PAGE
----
Dog ownership has been associated with higher rates of physical activity (PA) in several populations but no study to date has focused on cancer survivors. The purpose of this study was to examine the associations between dog ownership and PA among cancer survivors and to examine correlates of dog ownership.
A stratified random sample of 2062 breast cancer survivors, prostate cancer survivors, and colorectal cancer survivors was mailed a questionnaire assessing PA, social cognitive, dog ownership, demographic, and medical variables.
Overall, 25% of the sample was dog owners (DOs). There were no significant differences in moderate, vigorous, or total PA minutes between DOs and non–dog owners. There was a significant difference in light PA minutes in favor of DOs (153 vs 112 minutes; 95% CI = 4 to 77; P = .030), however, this was largely restricted to breast cancer survivors (143 vs 79 minutes; 95% CI = 25 to 102; P = .001) who also reported fewer vigorous PA minutes (18 vs 39 minutes; 95% CI = −42 to −1; P = .042). Survivors were more likely to be DOs if they had breast cancer (P = .054), a higher income (P = .021), radiation therapy (P = .029), chemotherapy (P = .010), were younger (P < .001), employed (P < .001), and a current smoker (P = .015). Few social cognitive variables were associated with DO.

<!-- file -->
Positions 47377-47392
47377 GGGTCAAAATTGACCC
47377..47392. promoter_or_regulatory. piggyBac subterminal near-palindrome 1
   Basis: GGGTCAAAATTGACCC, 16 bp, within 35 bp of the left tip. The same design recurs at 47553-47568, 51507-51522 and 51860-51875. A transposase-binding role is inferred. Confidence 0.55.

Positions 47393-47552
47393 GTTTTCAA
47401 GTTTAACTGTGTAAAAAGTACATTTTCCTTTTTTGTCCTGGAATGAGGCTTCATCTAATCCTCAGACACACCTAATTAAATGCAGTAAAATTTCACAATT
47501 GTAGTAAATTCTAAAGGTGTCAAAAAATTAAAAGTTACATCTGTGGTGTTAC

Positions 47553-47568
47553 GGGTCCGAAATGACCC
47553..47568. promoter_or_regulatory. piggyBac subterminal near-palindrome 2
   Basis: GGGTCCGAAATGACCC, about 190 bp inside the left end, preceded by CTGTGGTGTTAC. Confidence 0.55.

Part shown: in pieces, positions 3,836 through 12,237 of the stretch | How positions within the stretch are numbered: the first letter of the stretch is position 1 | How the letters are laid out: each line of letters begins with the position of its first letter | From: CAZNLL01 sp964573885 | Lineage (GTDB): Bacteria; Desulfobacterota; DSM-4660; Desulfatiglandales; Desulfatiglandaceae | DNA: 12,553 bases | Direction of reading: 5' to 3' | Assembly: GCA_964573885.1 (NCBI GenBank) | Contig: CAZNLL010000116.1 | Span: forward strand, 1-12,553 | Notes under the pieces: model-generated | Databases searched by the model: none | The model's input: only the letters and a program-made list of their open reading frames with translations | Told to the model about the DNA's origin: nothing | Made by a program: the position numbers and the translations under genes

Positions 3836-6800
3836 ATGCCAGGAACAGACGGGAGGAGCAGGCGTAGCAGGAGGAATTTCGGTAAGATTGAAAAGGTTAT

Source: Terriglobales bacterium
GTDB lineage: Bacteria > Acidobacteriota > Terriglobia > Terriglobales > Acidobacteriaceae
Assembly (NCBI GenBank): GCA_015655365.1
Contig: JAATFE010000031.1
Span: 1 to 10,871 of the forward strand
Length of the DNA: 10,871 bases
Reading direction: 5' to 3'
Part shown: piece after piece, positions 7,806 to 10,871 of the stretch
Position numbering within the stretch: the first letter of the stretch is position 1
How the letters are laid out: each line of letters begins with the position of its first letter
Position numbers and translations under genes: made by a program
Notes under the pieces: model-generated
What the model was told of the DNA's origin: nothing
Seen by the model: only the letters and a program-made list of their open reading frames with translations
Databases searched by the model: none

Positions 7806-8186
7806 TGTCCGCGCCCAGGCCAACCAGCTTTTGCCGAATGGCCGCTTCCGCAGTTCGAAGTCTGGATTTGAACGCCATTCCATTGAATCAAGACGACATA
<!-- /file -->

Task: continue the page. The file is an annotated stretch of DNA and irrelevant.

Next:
Dog ownership among cancer survivors was not associated with moderate‐to‐vigorous PA but was associated with light PA. Further research is necessary to determine if promoting dog ownership and dog walking among cancer survivors may increase PA and possibly improve health outcomes.